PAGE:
While engaging a wide spectrum of Native American writing, Teuton focuses on three of the most canonized and, he contends, most misread novels of the era—N. Scott Momaday’s House Made of Dawn (1968), James Welch’s Winter in the Blood (1974), and Leslie Marmon Silko’s Ceremony (1977). Through his readings, he demonstrates the utility of tribal realism as an interpretive framework to explain social transformations in Indian Country during the Red Power era and today. Such transformations, Teuton maintains, were forged through a process of political awakening that grew from Indians’ rethought experience with tribal lands and oral traditions, the body and imprisonment, in literature and in life.
Sean Kicummah Teuton is Associate Professor of English and American Indian Studies at the University of Wisconsin-Madison. He is a citizen of the Cherokee Nation.
Criticism of Native literature in its current development, Krupat suggests, operates from one of three critical perspectives against colonialism that he calls nationalism, indigenism, and cosmopolitanism. Nationalist critics are foremost concerned with tribal sovereignty, indigenist critics focus on non-Western modes of knowledge, and cosmopolitan critics wish to look elsewhere for comparative possibilities. Krupat persuasively contends that all three critical perspectives can work in a complementary rather than an oppositional fashion.
A work marked by theoretical sophistication, wide learning, and social passion, Red Matters is a major contribution to the imperative effort of understanding the indigenous presence on the American continents.
This book has been written with the narrow conviction that if Native American literature is worth thinking about at all, it is worth thinking about as literature. The vast majority of thought that has been poured out onto Native American literature has puddled, for the most part, on how the texts are positioned in relation to history or culture.
Rather than create a comprehensive cultural and historical genealogy for Native American literature, David Treuer investigates a selection of the most important Native American novels and, with a novelist's eye and a critic's mind, examines the intricate process of understanding literature on its own terms.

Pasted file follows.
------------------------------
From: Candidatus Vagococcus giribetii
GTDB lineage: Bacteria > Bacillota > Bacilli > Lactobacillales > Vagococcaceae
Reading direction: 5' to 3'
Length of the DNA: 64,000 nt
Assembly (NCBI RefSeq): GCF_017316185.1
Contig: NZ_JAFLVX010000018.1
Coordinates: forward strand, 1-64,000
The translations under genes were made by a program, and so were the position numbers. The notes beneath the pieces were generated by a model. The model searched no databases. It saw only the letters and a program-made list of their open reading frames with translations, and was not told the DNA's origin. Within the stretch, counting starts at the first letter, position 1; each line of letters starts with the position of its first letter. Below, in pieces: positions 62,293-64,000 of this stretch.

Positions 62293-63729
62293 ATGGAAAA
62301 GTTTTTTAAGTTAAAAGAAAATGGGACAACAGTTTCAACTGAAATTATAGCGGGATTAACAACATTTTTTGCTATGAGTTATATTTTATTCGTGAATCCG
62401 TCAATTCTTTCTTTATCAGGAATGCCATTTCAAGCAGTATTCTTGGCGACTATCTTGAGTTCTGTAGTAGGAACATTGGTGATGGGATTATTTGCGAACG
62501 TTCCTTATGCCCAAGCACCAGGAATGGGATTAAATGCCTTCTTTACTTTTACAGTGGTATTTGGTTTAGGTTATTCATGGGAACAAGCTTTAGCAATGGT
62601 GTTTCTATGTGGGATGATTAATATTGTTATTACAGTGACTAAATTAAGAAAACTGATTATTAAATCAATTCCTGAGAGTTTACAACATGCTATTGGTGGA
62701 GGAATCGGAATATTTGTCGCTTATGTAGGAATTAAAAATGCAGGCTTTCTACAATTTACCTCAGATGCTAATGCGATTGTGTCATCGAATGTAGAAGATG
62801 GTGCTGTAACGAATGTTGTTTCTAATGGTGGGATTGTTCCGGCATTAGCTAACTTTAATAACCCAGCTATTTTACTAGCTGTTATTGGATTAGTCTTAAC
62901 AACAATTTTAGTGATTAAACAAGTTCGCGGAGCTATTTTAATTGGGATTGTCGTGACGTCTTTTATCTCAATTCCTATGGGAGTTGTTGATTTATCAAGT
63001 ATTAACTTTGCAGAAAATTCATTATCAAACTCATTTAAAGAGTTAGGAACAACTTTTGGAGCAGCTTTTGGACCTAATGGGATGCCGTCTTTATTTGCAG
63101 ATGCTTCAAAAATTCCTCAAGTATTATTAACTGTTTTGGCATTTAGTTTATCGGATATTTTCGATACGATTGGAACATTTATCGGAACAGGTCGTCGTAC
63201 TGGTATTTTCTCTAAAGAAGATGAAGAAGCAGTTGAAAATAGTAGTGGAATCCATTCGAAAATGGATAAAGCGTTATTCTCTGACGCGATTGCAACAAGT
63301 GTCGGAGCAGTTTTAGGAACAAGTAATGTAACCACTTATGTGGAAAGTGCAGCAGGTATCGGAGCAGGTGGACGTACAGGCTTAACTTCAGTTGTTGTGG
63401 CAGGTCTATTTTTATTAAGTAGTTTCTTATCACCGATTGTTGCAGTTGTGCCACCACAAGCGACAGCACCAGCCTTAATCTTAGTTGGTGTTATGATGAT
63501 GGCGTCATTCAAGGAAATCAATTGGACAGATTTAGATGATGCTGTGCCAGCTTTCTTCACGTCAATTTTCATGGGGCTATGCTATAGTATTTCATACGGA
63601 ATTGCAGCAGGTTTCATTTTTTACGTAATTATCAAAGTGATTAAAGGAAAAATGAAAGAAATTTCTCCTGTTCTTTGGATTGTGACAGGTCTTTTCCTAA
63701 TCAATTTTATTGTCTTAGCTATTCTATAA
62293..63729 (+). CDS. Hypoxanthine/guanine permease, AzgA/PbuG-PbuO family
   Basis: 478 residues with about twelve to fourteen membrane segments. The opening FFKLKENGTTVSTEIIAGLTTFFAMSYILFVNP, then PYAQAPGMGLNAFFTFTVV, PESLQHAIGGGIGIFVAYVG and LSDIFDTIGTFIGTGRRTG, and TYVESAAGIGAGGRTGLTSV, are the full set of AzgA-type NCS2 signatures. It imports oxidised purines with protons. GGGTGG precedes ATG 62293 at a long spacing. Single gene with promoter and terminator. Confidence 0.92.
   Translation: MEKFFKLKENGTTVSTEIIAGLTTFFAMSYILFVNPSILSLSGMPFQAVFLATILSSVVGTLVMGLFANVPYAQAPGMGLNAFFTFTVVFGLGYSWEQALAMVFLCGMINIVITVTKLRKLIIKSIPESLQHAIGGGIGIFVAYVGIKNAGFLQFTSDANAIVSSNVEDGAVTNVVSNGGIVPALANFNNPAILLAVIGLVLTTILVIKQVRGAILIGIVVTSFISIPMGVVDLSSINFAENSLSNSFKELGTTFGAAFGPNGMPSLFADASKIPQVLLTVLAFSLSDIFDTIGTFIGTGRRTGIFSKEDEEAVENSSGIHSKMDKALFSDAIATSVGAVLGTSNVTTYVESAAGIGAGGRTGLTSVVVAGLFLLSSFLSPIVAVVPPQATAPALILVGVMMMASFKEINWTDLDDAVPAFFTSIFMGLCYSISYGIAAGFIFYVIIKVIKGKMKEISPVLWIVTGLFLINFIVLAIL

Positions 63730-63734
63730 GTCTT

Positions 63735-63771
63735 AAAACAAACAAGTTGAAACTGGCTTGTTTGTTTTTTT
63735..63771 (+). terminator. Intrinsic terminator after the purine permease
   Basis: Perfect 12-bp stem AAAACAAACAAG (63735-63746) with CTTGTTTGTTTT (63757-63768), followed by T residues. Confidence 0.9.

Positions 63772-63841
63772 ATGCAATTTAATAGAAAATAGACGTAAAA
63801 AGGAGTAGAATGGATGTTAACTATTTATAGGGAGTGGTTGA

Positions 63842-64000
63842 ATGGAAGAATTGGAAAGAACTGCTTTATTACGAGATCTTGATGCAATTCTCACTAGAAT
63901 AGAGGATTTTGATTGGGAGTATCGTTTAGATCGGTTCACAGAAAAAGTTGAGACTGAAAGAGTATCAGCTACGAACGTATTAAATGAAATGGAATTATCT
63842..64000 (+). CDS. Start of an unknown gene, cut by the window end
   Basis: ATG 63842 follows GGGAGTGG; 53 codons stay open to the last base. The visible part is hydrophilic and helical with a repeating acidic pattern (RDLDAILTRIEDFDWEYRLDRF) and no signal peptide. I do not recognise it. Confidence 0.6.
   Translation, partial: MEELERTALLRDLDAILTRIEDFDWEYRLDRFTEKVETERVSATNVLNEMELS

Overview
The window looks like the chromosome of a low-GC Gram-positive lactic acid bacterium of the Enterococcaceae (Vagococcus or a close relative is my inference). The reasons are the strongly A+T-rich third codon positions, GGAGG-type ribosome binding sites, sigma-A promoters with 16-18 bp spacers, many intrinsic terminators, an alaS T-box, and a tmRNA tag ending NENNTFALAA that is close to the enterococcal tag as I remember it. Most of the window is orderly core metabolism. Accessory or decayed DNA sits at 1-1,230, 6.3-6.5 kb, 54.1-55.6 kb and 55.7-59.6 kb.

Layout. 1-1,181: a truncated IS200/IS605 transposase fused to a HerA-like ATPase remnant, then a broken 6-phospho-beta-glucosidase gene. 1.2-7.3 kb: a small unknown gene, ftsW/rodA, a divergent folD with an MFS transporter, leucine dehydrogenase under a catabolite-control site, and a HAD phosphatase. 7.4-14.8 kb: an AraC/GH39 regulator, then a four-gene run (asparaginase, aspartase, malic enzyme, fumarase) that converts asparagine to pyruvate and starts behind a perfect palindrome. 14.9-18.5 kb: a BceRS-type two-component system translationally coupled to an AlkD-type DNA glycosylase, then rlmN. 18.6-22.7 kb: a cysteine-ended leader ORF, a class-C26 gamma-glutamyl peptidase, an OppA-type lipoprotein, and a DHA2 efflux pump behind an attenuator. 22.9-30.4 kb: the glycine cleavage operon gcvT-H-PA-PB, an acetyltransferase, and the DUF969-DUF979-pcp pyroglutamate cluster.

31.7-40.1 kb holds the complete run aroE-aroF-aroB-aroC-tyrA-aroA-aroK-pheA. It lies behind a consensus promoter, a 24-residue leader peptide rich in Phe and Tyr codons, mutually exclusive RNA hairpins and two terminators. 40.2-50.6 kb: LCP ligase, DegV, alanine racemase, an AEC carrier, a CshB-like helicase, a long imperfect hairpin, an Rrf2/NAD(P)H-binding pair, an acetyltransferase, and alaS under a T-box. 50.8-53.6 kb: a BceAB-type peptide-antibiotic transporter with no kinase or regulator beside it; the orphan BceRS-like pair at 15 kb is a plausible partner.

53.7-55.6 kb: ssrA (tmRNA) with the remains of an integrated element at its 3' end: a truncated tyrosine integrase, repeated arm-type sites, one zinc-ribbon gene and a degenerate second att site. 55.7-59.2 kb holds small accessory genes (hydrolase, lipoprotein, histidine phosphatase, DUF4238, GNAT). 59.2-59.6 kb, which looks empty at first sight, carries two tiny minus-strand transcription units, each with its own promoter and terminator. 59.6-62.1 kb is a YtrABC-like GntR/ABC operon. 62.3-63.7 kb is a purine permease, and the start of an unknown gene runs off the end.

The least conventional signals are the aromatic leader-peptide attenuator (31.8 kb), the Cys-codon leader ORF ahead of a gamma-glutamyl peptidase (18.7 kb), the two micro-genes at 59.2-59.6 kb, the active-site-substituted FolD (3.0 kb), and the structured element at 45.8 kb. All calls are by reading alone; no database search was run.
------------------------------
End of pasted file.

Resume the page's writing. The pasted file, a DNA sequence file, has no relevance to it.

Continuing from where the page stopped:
Native American Fiction: A User's Manual is speculative, witty, engaging, and written for the inquisitive reader. These essays—on Sherman Alexie, Forrest Carter, James Fenimore Cooper, Louise Erdrich, Leslie Marmon Silko, and James Welch—are rallying cries for the need to read literature as literature and, ultimately, reassert the importance and primacy of the word.
A 2000 study published by the Annual Survey of International and Comparative Law recommends that the United Nations offer membership to the Iroquois, Cherokee, Navajo, and other Indian tribes. Ironically, the study also recommends that smaller tribes band together to form a confederation to seek membership—a suggestion nearly identical to the one the United States made to the Delaware Indians in 1778—and that a presidential commission explore ways to move beyond the Doctrine of Discovery, under which European nations justified their confiscation of Indian lands. Many of these ideas appear here in this book, which predates the 2000 study by twenty-six years. Thus, Behind the Trail of Broken Treaties anticipates recent events as history comes full circle, making the book imperative reading for anyone wishing to understand the background of the movement of American Indians onto the world political stage.
In the quarter century since this book was written, Indian nations have taken great strides in demonstrating their claims to recognized nationhood. Together with Tribes, Treaties, and Constitutional Tribulations, by Deloria and David E. Wilkins, Behind the Trail of Broken Treaties highlights the historical events that helped bring these changes to fruition. At the conclusion of Behind the Trail of Broken Treaties, Deloria states: "The recommendations made in the Twenty Points and the justification for such a change as articulated in the book may well come to pass in our lifetime." Now we are seeing his statement come true.